Fall Wildflowers For Late Season Color

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Wildflowers are natural, romantic, and the perfect addition to a native garden. Select species native to your area to support the ecosystem and ensure you get a range of bloom times. For fall blooming native perennials, you have plenty of gorgeous options.

Why Plant Wildflowers for Fall?

There are many good reasons to choose wildflowers for the garden. As long as you stick with species native to your area, you’ll be providing a space beneficial to wildlife, including pollinators.

A wildflower garden or bed typically requires less maintenance than other types of gardens. After all, wildflowers by definition grow readily and without human intervention.

As for fall wildflowers, these are important for maintaining continuous blooms in the garden. An ideal wildflower area will have species that produce flowers in spring, summer, and fall. This gives you changing colors and blooms throughout the entire growing season.

Autumn Wildflowers for Your Garden

The best wildflowers for a garden vary depending on location and native species. These are examples of fall-blooming plants native throughout or in specific areas of North America:

  • Tickseed sunflower. Among yellow fall wildflowers, this is a stunner. Tickseed sunflower fills fields and meadows in the autumn with a cheerful golden color. As a member of the Aster family, this flower resembles a daisy and blooms from August through October. It grows in many areas and is well suited to moist soils.
  • Black-eyed Susan. This classic wildflower is a favorite of many gardeners. Black-eyed Susan produces yellow, daisy-like flowers set against a dark center. They bloom in August and September.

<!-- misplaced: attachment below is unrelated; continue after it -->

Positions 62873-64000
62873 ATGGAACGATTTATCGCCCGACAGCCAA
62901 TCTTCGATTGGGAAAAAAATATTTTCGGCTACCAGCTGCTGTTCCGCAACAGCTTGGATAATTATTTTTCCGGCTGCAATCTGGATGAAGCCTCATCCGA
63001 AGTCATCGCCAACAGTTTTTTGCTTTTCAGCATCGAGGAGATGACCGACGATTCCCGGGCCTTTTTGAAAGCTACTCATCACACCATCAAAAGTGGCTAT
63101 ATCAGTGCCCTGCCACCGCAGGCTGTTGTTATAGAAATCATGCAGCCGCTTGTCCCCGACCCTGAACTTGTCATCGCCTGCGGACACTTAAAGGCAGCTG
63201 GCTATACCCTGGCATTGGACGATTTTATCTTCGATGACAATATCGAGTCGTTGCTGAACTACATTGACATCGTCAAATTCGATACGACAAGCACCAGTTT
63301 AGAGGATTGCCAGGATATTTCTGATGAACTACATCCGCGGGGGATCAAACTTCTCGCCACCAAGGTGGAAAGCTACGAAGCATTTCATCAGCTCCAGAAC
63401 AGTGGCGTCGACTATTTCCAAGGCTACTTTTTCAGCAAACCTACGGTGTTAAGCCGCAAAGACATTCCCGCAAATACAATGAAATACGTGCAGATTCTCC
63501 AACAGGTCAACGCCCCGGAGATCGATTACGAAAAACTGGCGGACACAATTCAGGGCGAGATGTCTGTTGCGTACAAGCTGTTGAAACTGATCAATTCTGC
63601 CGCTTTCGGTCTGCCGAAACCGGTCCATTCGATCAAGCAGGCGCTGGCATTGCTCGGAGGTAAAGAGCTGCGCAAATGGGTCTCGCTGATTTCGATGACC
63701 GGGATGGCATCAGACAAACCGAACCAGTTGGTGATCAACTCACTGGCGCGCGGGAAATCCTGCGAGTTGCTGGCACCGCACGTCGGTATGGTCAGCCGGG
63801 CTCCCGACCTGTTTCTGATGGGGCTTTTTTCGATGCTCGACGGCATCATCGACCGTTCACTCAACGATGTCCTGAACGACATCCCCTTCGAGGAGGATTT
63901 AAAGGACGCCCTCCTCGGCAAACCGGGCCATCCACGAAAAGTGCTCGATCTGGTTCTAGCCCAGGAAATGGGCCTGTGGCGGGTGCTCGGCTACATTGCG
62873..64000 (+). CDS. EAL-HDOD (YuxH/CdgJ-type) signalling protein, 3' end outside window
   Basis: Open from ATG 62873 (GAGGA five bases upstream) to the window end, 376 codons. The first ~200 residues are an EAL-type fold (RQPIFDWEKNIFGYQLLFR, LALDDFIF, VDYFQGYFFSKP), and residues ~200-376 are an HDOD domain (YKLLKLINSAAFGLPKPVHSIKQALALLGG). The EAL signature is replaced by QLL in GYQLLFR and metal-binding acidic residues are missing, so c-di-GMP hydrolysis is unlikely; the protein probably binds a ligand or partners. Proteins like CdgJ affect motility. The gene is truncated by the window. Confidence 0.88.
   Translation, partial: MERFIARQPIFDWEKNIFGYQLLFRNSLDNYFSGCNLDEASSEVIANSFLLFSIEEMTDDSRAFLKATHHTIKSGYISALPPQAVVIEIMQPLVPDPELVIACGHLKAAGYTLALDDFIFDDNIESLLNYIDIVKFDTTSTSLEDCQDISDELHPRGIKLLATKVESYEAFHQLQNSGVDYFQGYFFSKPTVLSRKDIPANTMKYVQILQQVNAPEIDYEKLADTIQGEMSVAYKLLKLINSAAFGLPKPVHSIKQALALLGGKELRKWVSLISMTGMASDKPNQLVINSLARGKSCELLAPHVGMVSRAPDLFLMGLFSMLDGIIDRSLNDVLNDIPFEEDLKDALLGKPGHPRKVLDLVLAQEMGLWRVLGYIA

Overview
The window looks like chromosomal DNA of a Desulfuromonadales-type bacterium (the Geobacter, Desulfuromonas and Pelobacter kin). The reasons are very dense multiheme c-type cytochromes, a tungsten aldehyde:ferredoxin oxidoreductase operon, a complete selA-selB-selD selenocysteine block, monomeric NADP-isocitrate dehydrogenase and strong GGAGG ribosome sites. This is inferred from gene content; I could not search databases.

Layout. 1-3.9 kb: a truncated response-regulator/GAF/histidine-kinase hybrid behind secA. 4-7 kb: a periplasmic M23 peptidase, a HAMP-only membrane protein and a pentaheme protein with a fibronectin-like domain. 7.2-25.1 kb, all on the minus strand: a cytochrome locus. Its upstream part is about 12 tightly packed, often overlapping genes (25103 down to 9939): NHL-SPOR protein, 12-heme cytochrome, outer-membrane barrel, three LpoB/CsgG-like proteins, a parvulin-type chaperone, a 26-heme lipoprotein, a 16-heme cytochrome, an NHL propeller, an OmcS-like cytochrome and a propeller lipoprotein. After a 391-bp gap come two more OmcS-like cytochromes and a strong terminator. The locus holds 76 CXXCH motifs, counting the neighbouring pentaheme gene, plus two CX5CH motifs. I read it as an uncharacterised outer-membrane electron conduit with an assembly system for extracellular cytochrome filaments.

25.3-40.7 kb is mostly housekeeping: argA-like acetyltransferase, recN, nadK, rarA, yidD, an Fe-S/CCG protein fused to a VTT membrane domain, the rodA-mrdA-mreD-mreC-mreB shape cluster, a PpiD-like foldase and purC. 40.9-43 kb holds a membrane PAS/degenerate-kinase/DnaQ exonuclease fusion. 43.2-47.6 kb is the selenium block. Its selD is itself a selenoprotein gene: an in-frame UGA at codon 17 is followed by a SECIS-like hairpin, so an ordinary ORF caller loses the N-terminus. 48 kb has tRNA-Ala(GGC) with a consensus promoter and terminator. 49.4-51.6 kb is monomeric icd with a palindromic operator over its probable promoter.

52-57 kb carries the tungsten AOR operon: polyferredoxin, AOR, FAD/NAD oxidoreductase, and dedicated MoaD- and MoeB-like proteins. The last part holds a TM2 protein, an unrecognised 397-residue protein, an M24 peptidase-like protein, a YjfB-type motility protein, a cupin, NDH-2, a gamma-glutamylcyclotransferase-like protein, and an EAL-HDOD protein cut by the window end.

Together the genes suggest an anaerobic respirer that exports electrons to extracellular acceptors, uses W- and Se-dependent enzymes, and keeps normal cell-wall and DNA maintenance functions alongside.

• Goldenrod. Another yellow fall flower, goldenrod is actually many species. They are commonly seen in disturbed areas and meadows. They have feathery golden flower spikes beloved by pollinators, including the endangered monarch butterfly. Don’t assume goldenrod will give you an allergic reaction. It has long been the fall guy for ragweed, which blooms at the same time.
  • New England Aster. This is a classic fall native. While many autumn flowers burst forth in golden shades of yellow and orange, New England aster provides a counterpoint of cool blue and purple. The flowers are daisy-like with thin petals and bloom between August and October. They need full sun and soil that is moist but drains well.
  • Cosmos. These are some of the most stunning of colorful fall wildflowers and are native to southwestern states and Mexico. The delicate, daisy-like blooms can be yellow, orange, red, pink, or white. Cosmos adapts to many environments, even outside of their native range.
  • Joe-Pye weed. This is one of the tallest of wildflowers native to North America. It can grow up to 7 feet (2 m.) tall and is a great backdrop for other native flowers. The flowers of Joe-pye weed are small and grow in clusters at the top of the tall stems, attracting pollinators, especially butterflies, and giving off a delightful scent.
  • Closed bottle gentian. These purple fall wildflowers are native to the northeastern U.S. and Canada and are found in flood plains and swampy areas. Closed bottle gentian is a showy fall wildflower, with closed flower clusters in deep purple, and occasionally white. The unusual flowers appear in August through October.
  • Turtlehead. Different species of turtlehead bloom at different times. Many produce their snapdragon-like flowers in late summer and into fall, including red turtlehead. This low, clumping perennial likes boggy areas but can also grow in partial shade with moist soil.
  • Sneezeweed. Although it has an unpleasant name, sneezeweed is gorgeous. It produces late-summer and early-fall blooms in striking patterns of orange, yellow, and red and is native throughout the 48 states and most of Canada. Look for different species of Helenium to get a range of colors and patterns.
  • Sunflowers. We tend to think of sunflowers as purely cultivated species, but there are many native types that bloom throughout North America in fall. They vary by height and flower size. Look for narrow-leaf, Maximillian, ashy, western, and swamp sunflowers.
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